It can be very difficult to identify whether your child has dyslexia, but if it is not identified and dealt with appropriately, then your child may not be able to cope with school, develop low self esteem, struggle throughout life and develop severe emotional and intellectual problems.
Dyslexia in lay terms means that a child’s brain has trouble processing letters and sounds. It is a learning disability but is NOT due to a lack of intelligence. In fact the child is often super intelligent.
With dyslexia the child may experience the following difficulties:
- Reversal of letters and numbers
- Difficulty in copying from the board or a book
- Problems in remembering information
- With reading parts of the word or whole sentences can be missed, and thus children read similar words instead. There is also swapping letters over. They will read slowly and make many mistakes.
- They can find it hard to write, and they could write the letters the incorrect way round.
- Problems with identifying left and right.
- They might become a late talker and have pronunciation difficulties
- Trouble with learning the connection between sounds and letters.
- They can become withdrawn and act out which often draw attention away from this learning disorder.
The causes of dyslexia are unknown but research shows that there is a difference in the way the brain processes information, and genetics do in fact play a role.
If you as the parent notice these symptoms you need to consult your pediatrician as soon as possible, so that these problems can be dealt with at a young age. Pediatricians use several tests to determine dyslexia including visual, auditory, kinesthetic, oral and output testing.
Should your child have dyslexia, the parent should be in constant communication with the teacher, as well as doing practical work at home. You as a parent can make it far easier for your child by following these proven helpful suggestions:
- Your child may have difficulty at school, and this may decrease their self esteem, so allow them to enroll in activities they enjoy out of school, like art or dancing, to ensure their happiness and well being.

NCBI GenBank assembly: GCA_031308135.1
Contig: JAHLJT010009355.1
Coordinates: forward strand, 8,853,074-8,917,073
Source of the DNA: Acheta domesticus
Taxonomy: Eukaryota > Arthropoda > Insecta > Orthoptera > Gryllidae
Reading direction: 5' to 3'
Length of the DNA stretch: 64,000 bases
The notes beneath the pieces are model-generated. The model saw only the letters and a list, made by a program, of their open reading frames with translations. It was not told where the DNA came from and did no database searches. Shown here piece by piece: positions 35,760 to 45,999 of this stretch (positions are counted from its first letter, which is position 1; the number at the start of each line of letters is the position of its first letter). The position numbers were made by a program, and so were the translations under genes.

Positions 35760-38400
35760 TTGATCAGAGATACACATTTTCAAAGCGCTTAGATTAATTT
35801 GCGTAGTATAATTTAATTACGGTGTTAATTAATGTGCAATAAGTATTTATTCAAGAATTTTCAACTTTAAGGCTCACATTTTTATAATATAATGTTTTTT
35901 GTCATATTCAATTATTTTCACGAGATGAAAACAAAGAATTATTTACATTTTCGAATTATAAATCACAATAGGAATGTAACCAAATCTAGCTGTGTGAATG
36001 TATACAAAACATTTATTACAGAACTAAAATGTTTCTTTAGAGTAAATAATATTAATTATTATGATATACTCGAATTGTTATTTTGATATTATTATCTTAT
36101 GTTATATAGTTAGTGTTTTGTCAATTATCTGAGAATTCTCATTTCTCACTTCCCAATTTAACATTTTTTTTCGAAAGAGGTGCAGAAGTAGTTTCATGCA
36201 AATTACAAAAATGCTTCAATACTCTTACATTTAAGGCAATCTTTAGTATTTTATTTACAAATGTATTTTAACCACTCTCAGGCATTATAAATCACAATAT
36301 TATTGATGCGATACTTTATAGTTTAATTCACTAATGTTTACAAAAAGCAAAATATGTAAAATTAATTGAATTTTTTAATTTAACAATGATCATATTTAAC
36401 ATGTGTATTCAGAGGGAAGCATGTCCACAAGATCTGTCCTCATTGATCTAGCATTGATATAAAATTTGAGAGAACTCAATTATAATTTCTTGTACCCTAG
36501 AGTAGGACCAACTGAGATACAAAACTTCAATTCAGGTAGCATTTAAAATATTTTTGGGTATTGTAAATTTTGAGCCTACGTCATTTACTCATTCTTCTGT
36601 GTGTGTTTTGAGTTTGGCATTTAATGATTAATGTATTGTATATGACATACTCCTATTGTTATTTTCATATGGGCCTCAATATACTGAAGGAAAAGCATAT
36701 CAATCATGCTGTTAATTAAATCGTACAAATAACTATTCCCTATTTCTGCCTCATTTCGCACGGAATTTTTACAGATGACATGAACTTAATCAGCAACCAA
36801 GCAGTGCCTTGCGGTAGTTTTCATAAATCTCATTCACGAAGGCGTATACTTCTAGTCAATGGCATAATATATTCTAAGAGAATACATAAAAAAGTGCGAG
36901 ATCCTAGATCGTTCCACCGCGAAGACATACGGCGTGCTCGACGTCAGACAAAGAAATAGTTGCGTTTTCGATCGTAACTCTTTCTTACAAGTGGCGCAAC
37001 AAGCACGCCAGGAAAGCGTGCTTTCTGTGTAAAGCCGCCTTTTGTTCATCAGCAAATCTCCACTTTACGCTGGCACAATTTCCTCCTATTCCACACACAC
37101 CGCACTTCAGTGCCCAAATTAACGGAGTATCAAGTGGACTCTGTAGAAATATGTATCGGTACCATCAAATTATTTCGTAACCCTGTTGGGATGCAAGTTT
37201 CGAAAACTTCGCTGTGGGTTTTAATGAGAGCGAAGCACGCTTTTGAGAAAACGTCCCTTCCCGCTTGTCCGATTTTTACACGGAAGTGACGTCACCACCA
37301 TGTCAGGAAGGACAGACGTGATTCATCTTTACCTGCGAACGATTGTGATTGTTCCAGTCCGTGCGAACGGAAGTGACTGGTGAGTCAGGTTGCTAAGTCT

- Your child will need a lot of encouragement and support throughout their schooling career, and positive feedback is essential in their learning curve.
- Make sure you are reading to your child often, so they hear the sounds and understand the process. Then get your child to read the same thing over again.
- Educate yourself as a parent and keep up with latest research on dyslexia through the internet, magazines, books, pediatricians and teachers. There may also be support groups out there where you can get more ideas from, as well as support as the parent going through this challenge.
- Ensure that the teachers are doing whatever they can to assist your child in learning the material whilst at the same time dealing with their dyslexia. If you are unhappy with this, speak to a headmaster and come to a reasonable solution.
- It is very common and effective to get a tutor for your child, who has the time to properly give one on one attention to your child, as well as have patience and ensuring it is a stress free environment. Otherwise ensure you have the time to give your child the homework attention he/she requires.
- Allow your child to use a computer and educational games, to assist them in learning to read, type and conceptualize.
- Ask the teacher to use different aids in explaining the work (you must also use these at home) and possibly give extra time to complete tests and exams.
The child must also learn to help themselves, and this can be done through reading at night, practicing spelling, writing and listening. They must persevere even during the tough times, and together you and your child can ensure that school and homework should never be feared, but worked on continuously to improve the results. Remember the sooner dyslexia is treated, the more favourable the outcome.